Asking Smarter Questions

There are no stupid questions. But there are smart questions.

Question Mark

Many important questions can be answered by just asking someone. But the biggest questions often require asking many people. Sometimes multiple times over a period of time. And asking good questions can be hard.

We have all seen surveys which were too long, or too confusing, or too repetitive, or where we couldn’t quite give the answer we wanted to. Or we have struggled to create questionnaires ourselves and in the end we still wished we had asked a specific question we left out.

We want to make asking good questions easier.

Asking good questions would be easier if the questions themselves could help.

If they could be smart.

If they could only show up when they are needed. If they could change and rearrange themselves based on the situation. If they could remember your previous responses and ask you follow-up questions which make sense. Months later, if necessary. If, while creating a survey, they could recommend themselves to you based on your intent and point out or even correct mistakes.

We are in unique position to accomplish this goal.

Our roots are in AI research, so we are used to asking questions and dealing with data. We also have the expertise to infuse intelligence into the questions themselves. And for years, we have worked closely together with partners who have been asking some of the biggest questions for decades.

We have built the foundation.

The foundation for truly smart questions, surveys, and studies must be a flexible digital model which serves as the core of a powerful survey engine where every aspect can be dynamically updated, where complex logical relationships can be defined, and where every imaginable possibility can be created.

This is what we have already built. Coneno’s AI Survey Engine (CASE) serves as the basis upon which we will build the systems which will enable the truly smart questions of the future. But even on its own, it is already powering some of the most important questions which can be asked today.

CASE has been expanded into an open and flexible platform which includes a configurable web-client with a component-based UI layout and a server-backend which protects participants’ privacy while keeping their data secure. This platform is today powering the next generation of instances.

Live Platforms

Infectieradar (NL)

The National Institute for Public Health and the Environment (RIVM) in the Netherlands uses CASE to monitor symptoms of infectious influenza-like illnesses, including coronavirus infections. Data from works as an addition to the figures from test streets, hospital admissions and other RIVM studies.


Some people suffer long-term health issues after being sick with COVID-19. To understand these effects, the National Institute for Public Health and the Environment (RIVM) in the Netherlands conducts studies with their LongCOVID platform based on CASE.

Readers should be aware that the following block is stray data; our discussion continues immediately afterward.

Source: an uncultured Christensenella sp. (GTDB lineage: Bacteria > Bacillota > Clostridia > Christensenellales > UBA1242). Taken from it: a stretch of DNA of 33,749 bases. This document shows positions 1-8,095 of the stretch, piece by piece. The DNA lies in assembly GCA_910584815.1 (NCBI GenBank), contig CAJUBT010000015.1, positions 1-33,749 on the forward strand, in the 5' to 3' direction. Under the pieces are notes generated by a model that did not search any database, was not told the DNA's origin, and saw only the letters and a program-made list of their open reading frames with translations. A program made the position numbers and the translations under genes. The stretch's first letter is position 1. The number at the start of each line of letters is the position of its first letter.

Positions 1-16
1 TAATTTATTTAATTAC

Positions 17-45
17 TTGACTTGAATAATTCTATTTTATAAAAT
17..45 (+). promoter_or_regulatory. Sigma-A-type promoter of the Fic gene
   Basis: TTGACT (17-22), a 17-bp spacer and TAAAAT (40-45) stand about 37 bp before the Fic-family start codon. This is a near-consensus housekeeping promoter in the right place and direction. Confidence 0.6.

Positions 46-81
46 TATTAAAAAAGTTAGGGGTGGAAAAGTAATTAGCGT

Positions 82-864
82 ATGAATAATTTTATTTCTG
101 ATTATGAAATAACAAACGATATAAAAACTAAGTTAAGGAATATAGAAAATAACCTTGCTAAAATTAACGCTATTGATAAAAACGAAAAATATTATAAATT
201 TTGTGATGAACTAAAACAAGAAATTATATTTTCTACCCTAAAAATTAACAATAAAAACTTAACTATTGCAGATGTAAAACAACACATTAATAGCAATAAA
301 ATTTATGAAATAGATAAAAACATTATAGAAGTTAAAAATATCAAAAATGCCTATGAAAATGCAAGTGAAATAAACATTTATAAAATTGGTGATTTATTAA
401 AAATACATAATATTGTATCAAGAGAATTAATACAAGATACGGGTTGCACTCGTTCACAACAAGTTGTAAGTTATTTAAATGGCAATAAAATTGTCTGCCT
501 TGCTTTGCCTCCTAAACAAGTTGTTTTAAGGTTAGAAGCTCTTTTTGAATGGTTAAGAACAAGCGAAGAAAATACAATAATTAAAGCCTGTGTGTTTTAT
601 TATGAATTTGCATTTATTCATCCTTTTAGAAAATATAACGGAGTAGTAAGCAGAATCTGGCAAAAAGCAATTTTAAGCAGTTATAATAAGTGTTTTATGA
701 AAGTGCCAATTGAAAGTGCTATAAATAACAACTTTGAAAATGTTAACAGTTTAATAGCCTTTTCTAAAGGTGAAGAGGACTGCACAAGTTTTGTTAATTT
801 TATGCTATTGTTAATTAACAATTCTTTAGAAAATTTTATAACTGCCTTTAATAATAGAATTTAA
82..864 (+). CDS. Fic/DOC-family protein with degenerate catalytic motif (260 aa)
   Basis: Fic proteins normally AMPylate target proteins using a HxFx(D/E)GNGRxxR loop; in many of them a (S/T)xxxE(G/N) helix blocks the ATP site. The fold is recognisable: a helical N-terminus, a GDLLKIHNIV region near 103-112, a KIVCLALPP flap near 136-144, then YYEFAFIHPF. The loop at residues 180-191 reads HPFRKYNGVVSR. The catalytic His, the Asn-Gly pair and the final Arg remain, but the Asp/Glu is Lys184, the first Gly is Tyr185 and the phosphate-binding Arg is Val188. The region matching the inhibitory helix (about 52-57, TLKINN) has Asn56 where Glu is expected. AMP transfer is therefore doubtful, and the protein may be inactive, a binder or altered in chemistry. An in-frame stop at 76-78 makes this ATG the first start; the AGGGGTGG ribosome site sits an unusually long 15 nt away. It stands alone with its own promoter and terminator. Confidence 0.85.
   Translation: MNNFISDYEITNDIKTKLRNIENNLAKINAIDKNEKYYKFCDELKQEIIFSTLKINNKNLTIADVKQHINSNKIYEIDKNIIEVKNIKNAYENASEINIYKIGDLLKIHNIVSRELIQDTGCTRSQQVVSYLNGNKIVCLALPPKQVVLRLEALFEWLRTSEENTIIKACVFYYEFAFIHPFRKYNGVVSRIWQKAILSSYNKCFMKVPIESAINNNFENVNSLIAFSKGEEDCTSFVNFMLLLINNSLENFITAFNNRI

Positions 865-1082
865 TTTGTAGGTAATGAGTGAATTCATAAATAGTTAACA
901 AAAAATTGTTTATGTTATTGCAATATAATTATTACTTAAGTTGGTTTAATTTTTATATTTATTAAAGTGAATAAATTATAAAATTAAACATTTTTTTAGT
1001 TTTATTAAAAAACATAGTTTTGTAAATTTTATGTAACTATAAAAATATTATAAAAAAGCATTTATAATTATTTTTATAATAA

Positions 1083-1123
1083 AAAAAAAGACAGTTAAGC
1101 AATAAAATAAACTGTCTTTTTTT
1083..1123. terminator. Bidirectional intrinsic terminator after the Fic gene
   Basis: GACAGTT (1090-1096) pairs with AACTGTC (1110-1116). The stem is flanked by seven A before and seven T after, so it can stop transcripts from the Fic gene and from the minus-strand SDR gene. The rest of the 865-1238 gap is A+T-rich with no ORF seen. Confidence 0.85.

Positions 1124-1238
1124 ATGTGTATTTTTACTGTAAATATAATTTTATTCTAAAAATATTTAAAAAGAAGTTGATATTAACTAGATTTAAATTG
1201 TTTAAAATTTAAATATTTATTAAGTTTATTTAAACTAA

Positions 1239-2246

Infectieradar (BEL) is a Citizen Science Platform for Infectious Disease Surveillance operated by the University of Hasselt and University of Antwerpen that aims to collect valuable information on the circulation of infectious diseases in Belgium.

And more to come.

We are currently working together with partners in multiple countries to deploy additional platforms.

Asking the questions of the future.

We are continuing to work on bringing CASE to more questions, while increasingly focusing on further research to make questions smarter in even more ways which were never possible before.

This work is not only driven by the belief in the power of surveys when it comes to answering questions, be they related to the largest topics such as the COVID crisis, or to smaller topics such as understanding the needs of customers. But we also firmly believe that the world will be a better place if more people are empowered to ask good questions. Because asking good questions and receiving good answers enables all of us to make more informed decisions and to benefit from better decisions made by others.

Press Releases

Live-Experiment mit App zur Kanzler-Debatte - Bitte unterstützen Sie uns

Die Universität Koblenz-Landau, das Deutsche Forschungszentrum für Künstliche Intelligenz (DFKI), das DFKI-Spin-off coneno und die Technische Universität Kaiserslautern untersuchen in einem Live-Experiment die Wahrnehmung und die Wirkung der TV-Debatten 2021 („Triell“) zwischen den Kanzlerkandidaten Armin Laschet (CDU), Olaf Scholz (SPD) und Annalena Baerbock (Bündnis 90/Die Grünen).

Live-Experiment mit App zur ersten Kanzler-Debatte: Baerbock und Scholz profitieren deutlich stärker als Laschet

Die Universität Koblenz-Landau, das Deutsche Forschungszentrum für Künstliche Intelligenz (DFKI) und die Technische Universität Kaiserslautern haben im Rahmen eines Live-Experiments Wahrnehmung und Wirkung der ersten TV-Debatte 2021 („Triell“) zwischen den Kanzlerkandidaten Armin Laschet (CDU), Olaf Scholz (SPD) und Annalena Baerbock (Bündnis 90/Die Grünen) untersucht. Die Hauptergebnisse des Live-Experiments mit rund 110 Teilnehmerinnen und Teilnehmern: Olaf Scholz und Annalena Baerbock profitieren deutlich mehr als Armin Laschet von der Debatte. Zudem hat die Debatte einen erheblichen Einfluss auf Kanzlerpräferenz und Wahlabsicht.

Asking Your Questions.

Whether you want to fund our research and want to ask us questions or whether you want to ask your own questions in a smarter way, we want to hear from you! 631 627991-0